In a related editorial in JAMA Internal Medicine, John Mandrola, MD, Baptist Health Louisville, Kentucky, and Andrew Foy, MD, Pennsylvania State University College of Medicine, Hershey, point out that continuous ILR monitoring in the LOOP trial found 3-fold more AF and led to 2.7-fold higher rates of oral anticoagulation use compared with standard care. Yet, there was no statistically significant difference in stroke reduction, and the 20% relative reduction in thromboembolic complications in the screened group was offset by a 26% relative increase in major bleeding.
“Perhaps the most remarkable aspect of the AF screening trials is that as the tools for screening improve, from a single 12-lead ECG to 14-day recordings and then the always-on ILR, more AF is detected and more [oral anticoagulant] is used, yet there is little demonstrable improvement in outcomes,” Mandrola and Foy write.
The editorialists also point to the potential for rhythm monitoring to lead to misdiagnosis and downstream cascades of care. “If you assume a 2% AF prevalence, even a device with 98% specificity will misdiagnose approximately 2000 individuals for every million screened.”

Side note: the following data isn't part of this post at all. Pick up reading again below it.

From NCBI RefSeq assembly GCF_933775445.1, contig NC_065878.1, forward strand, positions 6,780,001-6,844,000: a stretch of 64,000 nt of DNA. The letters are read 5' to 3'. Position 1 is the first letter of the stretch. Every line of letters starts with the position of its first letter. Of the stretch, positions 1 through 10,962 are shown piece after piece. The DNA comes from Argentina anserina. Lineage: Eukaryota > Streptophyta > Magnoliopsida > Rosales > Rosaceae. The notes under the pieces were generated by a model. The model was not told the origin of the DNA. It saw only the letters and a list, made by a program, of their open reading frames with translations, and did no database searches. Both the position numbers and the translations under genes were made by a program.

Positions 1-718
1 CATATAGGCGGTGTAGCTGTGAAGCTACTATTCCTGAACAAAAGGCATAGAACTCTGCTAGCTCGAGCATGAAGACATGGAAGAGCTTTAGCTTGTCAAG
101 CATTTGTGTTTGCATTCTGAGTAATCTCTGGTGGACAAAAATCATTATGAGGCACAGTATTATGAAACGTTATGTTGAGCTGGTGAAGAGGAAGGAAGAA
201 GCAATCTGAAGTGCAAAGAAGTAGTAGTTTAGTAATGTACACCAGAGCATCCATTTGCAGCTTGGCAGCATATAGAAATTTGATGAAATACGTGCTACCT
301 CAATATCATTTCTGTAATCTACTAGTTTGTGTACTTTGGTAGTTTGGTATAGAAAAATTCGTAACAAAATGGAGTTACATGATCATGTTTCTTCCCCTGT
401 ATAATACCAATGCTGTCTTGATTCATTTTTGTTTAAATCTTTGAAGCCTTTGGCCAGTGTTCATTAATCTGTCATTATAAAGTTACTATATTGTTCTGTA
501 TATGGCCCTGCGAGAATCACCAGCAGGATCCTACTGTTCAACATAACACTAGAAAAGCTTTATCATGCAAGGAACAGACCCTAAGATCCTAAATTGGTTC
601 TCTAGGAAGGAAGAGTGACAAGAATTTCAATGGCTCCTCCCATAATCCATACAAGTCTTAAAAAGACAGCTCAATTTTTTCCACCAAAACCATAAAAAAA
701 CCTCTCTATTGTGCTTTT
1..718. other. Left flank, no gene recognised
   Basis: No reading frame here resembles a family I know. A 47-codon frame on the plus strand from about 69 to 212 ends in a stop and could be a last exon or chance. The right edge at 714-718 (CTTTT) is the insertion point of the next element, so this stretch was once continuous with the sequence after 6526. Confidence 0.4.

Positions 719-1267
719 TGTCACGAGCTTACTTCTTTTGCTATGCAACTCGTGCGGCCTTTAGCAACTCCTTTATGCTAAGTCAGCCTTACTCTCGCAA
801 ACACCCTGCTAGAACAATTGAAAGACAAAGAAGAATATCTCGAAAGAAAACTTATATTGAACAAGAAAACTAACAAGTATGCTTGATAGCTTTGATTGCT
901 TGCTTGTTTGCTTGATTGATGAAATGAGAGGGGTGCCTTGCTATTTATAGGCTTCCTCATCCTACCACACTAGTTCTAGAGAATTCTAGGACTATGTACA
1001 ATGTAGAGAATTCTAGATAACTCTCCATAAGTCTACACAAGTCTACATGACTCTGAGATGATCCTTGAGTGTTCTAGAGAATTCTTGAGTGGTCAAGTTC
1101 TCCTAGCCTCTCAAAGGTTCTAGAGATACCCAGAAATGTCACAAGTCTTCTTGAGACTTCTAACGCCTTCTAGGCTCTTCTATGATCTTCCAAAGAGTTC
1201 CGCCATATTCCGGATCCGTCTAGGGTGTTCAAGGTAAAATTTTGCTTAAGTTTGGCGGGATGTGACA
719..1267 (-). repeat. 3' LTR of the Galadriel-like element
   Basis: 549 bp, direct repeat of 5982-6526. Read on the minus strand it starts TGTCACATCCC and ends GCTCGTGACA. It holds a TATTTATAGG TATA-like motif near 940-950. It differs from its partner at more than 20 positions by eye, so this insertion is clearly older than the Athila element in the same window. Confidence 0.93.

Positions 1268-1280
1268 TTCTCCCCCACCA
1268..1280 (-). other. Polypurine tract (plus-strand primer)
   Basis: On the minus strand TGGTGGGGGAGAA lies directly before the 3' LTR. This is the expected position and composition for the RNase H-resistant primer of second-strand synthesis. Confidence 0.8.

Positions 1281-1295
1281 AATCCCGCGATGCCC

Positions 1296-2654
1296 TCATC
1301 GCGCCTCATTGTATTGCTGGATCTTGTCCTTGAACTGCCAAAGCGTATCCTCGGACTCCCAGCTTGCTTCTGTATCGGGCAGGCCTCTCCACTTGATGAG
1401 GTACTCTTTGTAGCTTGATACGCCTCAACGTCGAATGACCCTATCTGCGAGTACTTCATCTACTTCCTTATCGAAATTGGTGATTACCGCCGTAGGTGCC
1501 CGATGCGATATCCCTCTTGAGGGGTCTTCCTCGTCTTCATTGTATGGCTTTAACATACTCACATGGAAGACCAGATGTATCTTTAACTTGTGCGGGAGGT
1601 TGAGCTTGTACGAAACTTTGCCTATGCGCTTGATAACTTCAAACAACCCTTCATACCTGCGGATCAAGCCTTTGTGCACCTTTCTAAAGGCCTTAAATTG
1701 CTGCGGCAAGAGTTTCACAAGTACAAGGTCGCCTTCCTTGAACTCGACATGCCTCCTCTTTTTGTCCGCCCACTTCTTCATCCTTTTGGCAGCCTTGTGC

Mandrola told theheart.org | Medscape Cardiology that the “greatest value” of these reports on AF screening and the critical appraisal of them is as an exercise in thinking about the limits of screening for disease. As James Maxwell Glover Wilson and Gunner Jungner wrote in their 1968 textbook, Principles and Practice of Screening for Disease: “in theory, screening is an admirable method of combating disease…[but] in practice, there are snags.”
“It would be good for the public to understand these snags…because they also apply to cancer, coronary calcium testing, and vascular screening as well,” Mandrola said.
Asked whether it’s possible to put the genie back in the bottle now that every other patient in clinic may have an ECG on their wrist, Ogedegbe said, “if a patient has no history of stroke or TIA and is 50 years or older, really, monitoring with these devices for Afib, there’s no evidence for or against doing that. Ultimately, the clinician has got to use their clinical judgment in talking to these patients.”